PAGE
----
Although they knew about the rule change, my arrival was a surprise to at least some. On his way in, one of the solicitors involved in the case spotted that I had a copy of the new regulations allowing me to be there, and asked if he could borrow them to take a look. The judge asked to see my press card, and then explained to the court that I was there in accordance with the new access regulations that came into force yesterday, and was subject to the reporting restrictions imposed by the 1989 Childrens Act and the 1960 Administration of Justice Act.

If judges and court staff were ready for what has been hailed as a revolution in the family courts, lawyers at Barnets Civil and Family Court Centre were slightly taken by surprise by the arrival of the media.

Two cases had to be adjourned while lawyers discussed whether to oppose the admittance of The Times, but both, in the end, agreed realising that stringent reporting restrictions remain in place.

After decades of holding such hearings behind closed doors, no one quite knew what to do. One counsel for a local authority at least had on him the guidance on admitting the media just issued by Britains most senior judge. But he confessed to Judge Marcia Levy: I dont know what our position is . . . I simply dont know. I was asking for ten minutes to take instructions from the team manager.

The judge, who was preparing to give an hour-long judgment in a case involving two young children, said that neither their names, nor those of other children involved, could be mentioned; nor those of the parents, nor schools, places or anyone else connected with them that would enable them to be identified.

Nonetheless, her detailed unravelling of the complex family circumstances of a young mother who faces losing her two children, one aged 4, the other a baby, cast light on the daily difficult balancing exercise that the courts face in such cases.

The mother, in her twenties, was the step-daughter of the man who had fathered her children. She had grown up with his four other children, and had helped to look after them. A relationship developed and two children resulted.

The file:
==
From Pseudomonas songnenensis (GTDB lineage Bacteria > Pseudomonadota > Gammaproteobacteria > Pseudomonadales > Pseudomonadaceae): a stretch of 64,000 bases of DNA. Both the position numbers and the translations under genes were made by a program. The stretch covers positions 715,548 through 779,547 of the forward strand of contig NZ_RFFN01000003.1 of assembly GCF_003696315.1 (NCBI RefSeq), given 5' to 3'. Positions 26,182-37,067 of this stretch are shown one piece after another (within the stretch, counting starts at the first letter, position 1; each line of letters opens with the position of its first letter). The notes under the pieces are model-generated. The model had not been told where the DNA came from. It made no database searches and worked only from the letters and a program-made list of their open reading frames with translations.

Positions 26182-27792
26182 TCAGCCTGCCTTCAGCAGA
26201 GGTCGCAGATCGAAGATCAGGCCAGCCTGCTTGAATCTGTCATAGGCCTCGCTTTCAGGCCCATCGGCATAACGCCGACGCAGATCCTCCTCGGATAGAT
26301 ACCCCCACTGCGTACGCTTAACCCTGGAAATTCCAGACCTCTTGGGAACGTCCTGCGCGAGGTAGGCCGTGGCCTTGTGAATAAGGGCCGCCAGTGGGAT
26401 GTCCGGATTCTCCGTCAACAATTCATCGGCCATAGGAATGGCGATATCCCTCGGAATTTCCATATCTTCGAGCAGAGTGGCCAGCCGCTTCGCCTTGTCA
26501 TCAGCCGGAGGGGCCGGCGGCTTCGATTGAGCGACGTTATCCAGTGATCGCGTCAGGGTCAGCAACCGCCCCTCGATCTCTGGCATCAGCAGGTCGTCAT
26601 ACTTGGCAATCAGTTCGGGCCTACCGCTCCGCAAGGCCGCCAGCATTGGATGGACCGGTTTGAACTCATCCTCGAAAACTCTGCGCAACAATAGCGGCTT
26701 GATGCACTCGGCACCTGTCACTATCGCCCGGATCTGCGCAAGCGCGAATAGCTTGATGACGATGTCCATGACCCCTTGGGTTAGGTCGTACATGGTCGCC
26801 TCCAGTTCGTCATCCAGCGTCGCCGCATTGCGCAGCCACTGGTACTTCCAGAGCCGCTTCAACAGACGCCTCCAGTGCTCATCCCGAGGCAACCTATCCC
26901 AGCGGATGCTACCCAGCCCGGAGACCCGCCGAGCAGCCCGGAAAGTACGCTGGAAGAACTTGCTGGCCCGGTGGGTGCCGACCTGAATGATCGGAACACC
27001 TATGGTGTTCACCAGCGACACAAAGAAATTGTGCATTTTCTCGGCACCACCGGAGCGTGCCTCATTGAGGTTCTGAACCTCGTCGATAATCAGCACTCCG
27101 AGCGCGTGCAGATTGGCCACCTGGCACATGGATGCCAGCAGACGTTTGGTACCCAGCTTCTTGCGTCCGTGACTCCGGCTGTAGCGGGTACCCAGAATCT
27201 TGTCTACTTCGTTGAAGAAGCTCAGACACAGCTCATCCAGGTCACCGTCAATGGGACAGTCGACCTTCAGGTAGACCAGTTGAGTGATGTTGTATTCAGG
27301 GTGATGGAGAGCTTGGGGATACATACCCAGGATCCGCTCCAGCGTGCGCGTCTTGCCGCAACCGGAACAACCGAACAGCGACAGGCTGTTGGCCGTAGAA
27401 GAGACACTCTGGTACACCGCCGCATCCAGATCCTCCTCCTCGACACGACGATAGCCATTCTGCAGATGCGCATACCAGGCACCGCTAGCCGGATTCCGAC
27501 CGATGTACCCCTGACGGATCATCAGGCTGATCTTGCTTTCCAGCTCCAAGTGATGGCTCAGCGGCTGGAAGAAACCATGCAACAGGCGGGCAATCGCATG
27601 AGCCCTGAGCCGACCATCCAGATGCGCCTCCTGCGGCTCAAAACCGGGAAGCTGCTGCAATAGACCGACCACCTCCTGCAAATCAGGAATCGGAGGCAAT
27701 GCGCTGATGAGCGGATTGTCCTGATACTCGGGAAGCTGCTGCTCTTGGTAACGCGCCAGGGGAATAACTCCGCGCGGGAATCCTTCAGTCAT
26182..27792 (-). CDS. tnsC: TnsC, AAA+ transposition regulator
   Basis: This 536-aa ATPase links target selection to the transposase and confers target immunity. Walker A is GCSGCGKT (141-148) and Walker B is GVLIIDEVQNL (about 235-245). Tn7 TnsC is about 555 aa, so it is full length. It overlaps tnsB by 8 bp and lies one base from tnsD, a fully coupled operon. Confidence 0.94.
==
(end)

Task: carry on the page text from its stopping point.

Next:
There were allegations of sex abuse (denied) between the father and one of his other children; of inappropriate sexual behaviour between those children; and evidence of his unpredictable personality, glue-sniffing, lack of ability or willingness to care for them in any appropriate way or put their needs first.

Rather than worry about his children, the judge, noted, his main concern was for himself.

The action was brought by one London council but three others were mentioned and one, Judge Levy noted, had been criticised by the guardian (the social worker for the children) for failing to take action over the elder child at least three years ago.

The list on the notice board at Bath County Court said simply: A Minor. They were two short words that concealed a world of heartbreak.

Seated to one side of a horseshoe of tables in front of the judges desk was the mother of a six-year-old boy. At right angles to her, but never once catching her eye, sat her mother. The childs father, separated from the mother but siding with her, appeared briefly but did not speak. All were accompanied by lawyers.

At issue was the grandmothers belief that her daughter was not a fit parent. She wants the boy, who is living with her, to remain permanently. The question before the court was whether he should be allowed to stay with his mother on three weekends between now and the full hearing in June to determine his future home.

In the family court yesterday were district judge, six lawyers, two parents, a grandmother, a legally appointed guardian, hundreds of pages of testimony and experts reports and, for the first time, a reporter. The hearing was scheduled to last a full day.

In the past few weeks in the course of my duties for The Times I have been savaged by an alsatian (I was allowed to wear a padded suit), been pursued by a herd of Nazi cattle and come face to sucker with a bathful of giant leeches. The prospect of facing a court room full of hostility was worse than any of them.